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Lousy Memes

By Linda Hoffman Kimball


Hey, girl. Wanna think about memes with me?

We’ve read or seen a million of them.

Online. On bumper stickers. Over the pulpit. On wall decor.
Some are deep and motivating:
“I am not a product of my circumstances. I am a product of my decisions.” Stephen Covey
Some are funny:
“The only normal people are the ones you don’t know yet.”
Some are spiritually rousing:
“PEACE: It does not mean to be in a place where there is no noise trouble or hard work; it means to be in the midst of those things and still be calm in your heart.”

Some are just wrong.

Take that vintage one from the movie “Love Story.” This movie, set in Cambridge, MA, came out when I was a dewy eyed freshman at nearby Wellesley College, the alma mater of the female lead Ali McGraw. Of course I was predisposed to be smitten with it.

But even back then I could sniff out an off aroma:
“Love means never having to say you’re sorry.”

Say what?
I didn’t know much about love back then, but I knew that was hooey.

Honest, contrite, humble and appropriate apologies make relationships stronger. And it’s not just between loving couples. How many kids could grow up not to need therapists if their parents apologized for their own bad behavior?

Another one that makes me cringe is:
“Everything happens for a reason.”

This is often trotted out as a supposedly faith promoting image of God with a master plan micro (and macro) managing our lives. If we can find a way to see God’s hand in our lives, we at least know S/He’s involved, right?

I get what this is supposed to mean, and there is a measure of consolation in it, I guess. But the words are squishy, and potency breaks down pretty quickly. What kind of capricious Higher Power puts trials in our path with the express purpose of making us guess why? Would a worship-worthy Deity say, “I think I’ll send Alyson and Craig three children with autism. That’ll keep ‘em on their toes.” Or “I think it’s about time for another spiritually-strategic slaughter of the innocents.” Or “Those folks in southern Utah haven’t been up to snuff with their tithing lately. Let’s hold off on the rain for a spell.”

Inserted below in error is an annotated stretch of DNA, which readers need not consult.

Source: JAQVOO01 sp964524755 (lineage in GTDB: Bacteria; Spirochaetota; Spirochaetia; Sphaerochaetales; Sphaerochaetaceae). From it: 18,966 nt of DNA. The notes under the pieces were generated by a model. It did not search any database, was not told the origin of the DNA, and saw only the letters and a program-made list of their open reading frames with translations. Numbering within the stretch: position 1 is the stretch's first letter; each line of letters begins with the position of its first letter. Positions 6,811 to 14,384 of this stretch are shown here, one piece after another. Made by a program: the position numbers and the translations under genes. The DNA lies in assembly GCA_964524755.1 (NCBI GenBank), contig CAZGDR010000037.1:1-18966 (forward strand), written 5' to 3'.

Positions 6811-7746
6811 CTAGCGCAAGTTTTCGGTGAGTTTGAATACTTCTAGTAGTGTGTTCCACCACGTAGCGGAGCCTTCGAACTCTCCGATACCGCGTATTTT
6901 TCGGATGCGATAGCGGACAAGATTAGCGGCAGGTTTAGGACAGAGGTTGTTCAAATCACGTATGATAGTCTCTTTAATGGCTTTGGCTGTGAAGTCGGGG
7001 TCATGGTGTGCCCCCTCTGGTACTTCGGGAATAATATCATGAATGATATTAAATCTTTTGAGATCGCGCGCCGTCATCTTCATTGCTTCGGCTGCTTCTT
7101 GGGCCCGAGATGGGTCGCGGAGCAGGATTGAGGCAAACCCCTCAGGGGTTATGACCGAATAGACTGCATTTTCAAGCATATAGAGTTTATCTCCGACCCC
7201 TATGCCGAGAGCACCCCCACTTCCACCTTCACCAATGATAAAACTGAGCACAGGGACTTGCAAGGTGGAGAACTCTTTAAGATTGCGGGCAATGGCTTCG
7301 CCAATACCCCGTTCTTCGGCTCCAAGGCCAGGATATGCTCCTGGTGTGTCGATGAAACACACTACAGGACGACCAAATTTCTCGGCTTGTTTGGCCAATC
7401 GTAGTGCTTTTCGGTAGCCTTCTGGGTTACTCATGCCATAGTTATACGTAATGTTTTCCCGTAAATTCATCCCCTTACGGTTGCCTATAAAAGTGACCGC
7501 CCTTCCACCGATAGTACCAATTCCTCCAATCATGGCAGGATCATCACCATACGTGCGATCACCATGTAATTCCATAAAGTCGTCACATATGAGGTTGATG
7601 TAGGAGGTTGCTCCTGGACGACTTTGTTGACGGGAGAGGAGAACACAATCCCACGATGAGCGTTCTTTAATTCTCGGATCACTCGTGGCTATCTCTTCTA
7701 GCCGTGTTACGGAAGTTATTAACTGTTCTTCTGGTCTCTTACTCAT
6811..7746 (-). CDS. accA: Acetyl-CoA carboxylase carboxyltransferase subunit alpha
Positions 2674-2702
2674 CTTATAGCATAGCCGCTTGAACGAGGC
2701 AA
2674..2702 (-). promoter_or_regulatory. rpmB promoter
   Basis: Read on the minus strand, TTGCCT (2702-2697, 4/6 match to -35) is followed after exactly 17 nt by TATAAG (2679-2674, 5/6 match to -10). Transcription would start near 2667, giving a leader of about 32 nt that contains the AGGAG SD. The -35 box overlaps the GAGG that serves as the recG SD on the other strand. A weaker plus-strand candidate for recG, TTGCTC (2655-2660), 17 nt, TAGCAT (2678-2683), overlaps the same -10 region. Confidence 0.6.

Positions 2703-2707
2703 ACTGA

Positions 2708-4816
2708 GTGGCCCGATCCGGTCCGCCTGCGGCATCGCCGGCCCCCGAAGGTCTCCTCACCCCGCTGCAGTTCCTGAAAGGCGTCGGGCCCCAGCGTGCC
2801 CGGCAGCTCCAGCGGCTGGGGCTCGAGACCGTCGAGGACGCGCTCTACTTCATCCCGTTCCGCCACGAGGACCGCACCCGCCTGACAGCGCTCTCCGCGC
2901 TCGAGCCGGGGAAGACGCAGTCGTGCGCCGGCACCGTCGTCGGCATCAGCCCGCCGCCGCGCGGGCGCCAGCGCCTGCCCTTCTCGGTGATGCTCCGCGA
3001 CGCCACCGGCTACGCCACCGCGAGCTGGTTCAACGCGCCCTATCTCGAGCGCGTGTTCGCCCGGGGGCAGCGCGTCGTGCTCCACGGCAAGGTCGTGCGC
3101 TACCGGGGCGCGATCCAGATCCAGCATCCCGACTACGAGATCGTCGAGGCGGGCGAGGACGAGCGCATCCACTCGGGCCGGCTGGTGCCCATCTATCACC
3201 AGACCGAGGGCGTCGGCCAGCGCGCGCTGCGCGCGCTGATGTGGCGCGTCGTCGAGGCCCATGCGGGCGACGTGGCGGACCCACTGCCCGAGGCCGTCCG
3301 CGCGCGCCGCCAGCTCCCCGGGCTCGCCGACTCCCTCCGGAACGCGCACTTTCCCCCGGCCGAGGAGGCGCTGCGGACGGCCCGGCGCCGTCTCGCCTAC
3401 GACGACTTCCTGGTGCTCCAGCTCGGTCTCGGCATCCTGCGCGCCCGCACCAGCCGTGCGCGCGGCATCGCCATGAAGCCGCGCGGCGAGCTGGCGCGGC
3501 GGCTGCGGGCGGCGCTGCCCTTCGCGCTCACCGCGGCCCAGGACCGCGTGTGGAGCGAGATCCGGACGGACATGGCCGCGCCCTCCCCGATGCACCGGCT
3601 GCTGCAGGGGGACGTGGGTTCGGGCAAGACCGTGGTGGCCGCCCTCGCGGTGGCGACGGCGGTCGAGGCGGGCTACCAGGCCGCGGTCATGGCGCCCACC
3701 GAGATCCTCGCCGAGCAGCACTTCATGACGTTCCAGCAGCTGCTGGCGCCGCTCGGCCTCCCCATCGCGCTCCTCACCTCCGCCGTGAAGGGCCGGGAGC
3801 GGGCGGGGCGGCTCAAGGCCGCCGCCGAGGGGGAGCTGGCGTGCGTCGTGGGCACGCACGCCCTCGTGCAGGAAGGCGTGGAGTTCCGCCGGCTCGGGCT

Bad things happen because the mortal experience is loaded with all kinds of experiences. In the Mortality Stew we’re dropped into when we’re born, we will inevitably come in contact with nourishing veggies and gnarly, gristly bones. Some folks seem to bump into the pig knuckles more than other people, but we are all in the same pot.

While many of life’s hardships may result from poor choices or bad planning, I believe the majority are morally neutral. It’s just what life is made of. (See my book review of Adam S. Miller’s Nothing New Under the Sun)

While I’m not willing to credit or blame God for planning life’s miseries for reasons we have to suss out in our agony, I do believe part of the mortal experience is learning lessons from what we experience. What does this difficulty teach me about patience, frustration, service to and from others, about grief and joy and loss and love?

I once heard of a woman who had had a near death experience and returned from her experience saying she had been asked two vital questions: “What did you learn?” And “How well did you love?”

Another meme I have trouble with is familiar in Mormon circles:
Obedience is the 1st Law of Heaven.
At first blush this sounds like an honorable willingness to submit our will to God. On second blush it sounds like we had better buckle down, snap to and follow our leaders. Stop challenging decisions and get with the program. One visiting General Authority in our ward invited us (good-naturedly) to “be sheep.” Is that something to be asked of people who have already fought battles – in mortality and before – to preserve freedom of choice?

Don’t get me wrong. I’m all in favor of obedience. I just think this phrase knocks us off track from its liberating and love-infused powers.

This phrase first came to us from Apostle Joseph F. Smith in October Conference, 1873 . In the past few years there have been some juicy and interesting online explorations of what that concept might mean here, here,  and here.